‘Govt must take risks to revive economy now before it is too late’: HUL chief


The government must take measures to boost demand, usher in an aggressive interest rate regime, provide support to informal economy, extend moratorium to micro, small and medium enterprises (MSMEs), and revive distressed sectors such as real estate and hospitality to bring growth back on track, Hindustan Unilever Ltd (HUL) chairman and managing director Sanjiv Mehta said on Monday.

In a conversation with Federation of Indian Chambers of Commerce and Industry (FICCI) president Sangita Reddy, Mehta said the government needs to take “special measures” to revive growth as “60% of our economy depends on private consumption” and “demand is the basis of the economy moving into a virtuous cycle”.

“Demand will lead to more investments, investments will lead to more employment, the confidence will go up, people will start spending more and the economy will again, hopefully go back to the kind of rhythm we have seen in the past… Aggressiveness has to come in, bold measures have to come in and the government is willing to take the risk,” he said. Mehta is also vice president of FICCI.

Mehta said that the government must take risks and ask the Reserve Bank of India (RBI) to substantially reduce the interest rate to boost growth, which should be its top priority over inflation in the current situation.

Mehta said the 24% contraction of India’s gross domestic product (GDP) in first quarter of current financial year is worrisome. Comparing India’s GDP in the time of Covid-19 with some worst-affected nations, he said that India’s stimulus package of Rs 20 lakh crore lacked the aggressiveness of other countries.

“Today, I would believe that in FY-21 we could perhaps contract anywhere from a floor of -6% and could go up to mid-teens. So that’s the kind of risk we have,” he said. In the last two decades, over 20% of the population has been able to move from the bottom of the pyramid to the lower middle class, so one of the biggest risks we see is that many of these people will again be pushed back to the bottom of the pyramid, he added.

He said there is no alternative with the government but to kick-start the economy because if growth if not revived, the condition of marginal people and the informal sector would take a turn for the worse.

Mehta said although the Rs 20 lakh crore stimuli given in March was necessary to save lives and livelihood, it was not adequate to revive the economy with 1.3 billion people. Therefore, the government must now take decisive measures in terms of a major stimulus to boost demand.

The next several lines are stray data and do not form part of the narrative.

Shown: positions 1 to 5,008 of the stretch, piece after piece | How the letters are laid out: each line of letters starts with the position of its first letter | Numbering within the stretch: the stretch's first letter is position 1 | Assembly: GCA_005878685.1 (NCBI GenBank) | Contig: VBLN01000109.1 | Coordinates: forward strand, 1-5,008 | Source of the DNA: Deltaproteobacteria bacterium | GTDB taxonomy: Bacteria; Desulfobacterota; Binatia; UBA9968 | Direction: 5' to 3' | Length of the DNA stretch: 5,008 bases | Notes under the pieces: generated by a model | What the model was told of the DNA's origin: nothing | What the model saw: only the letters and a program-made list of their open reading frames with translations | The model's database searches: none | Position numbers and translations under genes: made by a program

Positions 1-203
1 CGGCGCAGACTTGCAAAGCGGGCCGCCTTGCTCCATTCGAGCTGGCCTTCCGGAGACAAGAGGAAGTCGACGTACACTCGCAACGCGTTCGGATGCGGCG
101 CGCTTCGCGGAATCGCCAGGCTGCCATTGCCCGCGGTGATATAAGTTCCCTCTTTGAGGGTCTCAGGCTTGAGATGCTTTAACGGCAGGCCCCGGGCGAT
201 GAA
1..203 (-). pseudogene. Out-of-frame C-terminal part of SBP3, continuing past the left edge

“While, we get it that the government has been circumspect of spending, and to an extent they have kept the powder dry… and also, when we were in a period of hard lockdown, going in for any kind of massive stimulation of demand might not have given the desired results, because people could have ended up saving the money rather than spending the money. But, I think, this is the time where the government need to press the button… press the accelerator,” he said.

“Also, we need to be much more aggressive with the interest rates of the country. Growth and inflation control must move in tandem. There is a risk of inflation, but the bigger risk is the economy going on a tailspin,” he added.

He said this is not the time for the government to worry about fiscal deficit. “Very importantly, the government must create the headroom to spend money. And the headroom will come from taking a very clear decision on the fiscal deficit. There is a curve of cost of doing and the cost of not doing. When the cost of not doing exceeds the cost of doing, then it would be a very unfortunate situation for the country,” he said.

“We should not let that happen; we should take the risk of being aggressive with the spending. Because if we don’t do it now, then it might become a bit too late,” he added.

Mehta said the Covid-19 pandemic is a crisis of huge magnitude, which is not just about an economic crisis. “It is a health and a societal crisis too and it will have far-reaching implications for the world at large,” he said.

“This could impact the global trade significantly. We are today talking about global trade, which at about $ 18 trillion, could possibly decline by 20%. The other big impact that we’ll have is the exacerbating, deteriorating US-China trade relations, where the two-way trade valued at $650 billion, could possibly shift by about $100 billion. This big opportunity is waiting for a country like India to tap in,” he said.

“Geo-political frictions also play a significant role. Unfortunately, even before the pandemic, the global multilateral organisations had weakened. This could also lead to a retreat of globalisation and I believe, it is not in India’s interest to let that happen,” he added.

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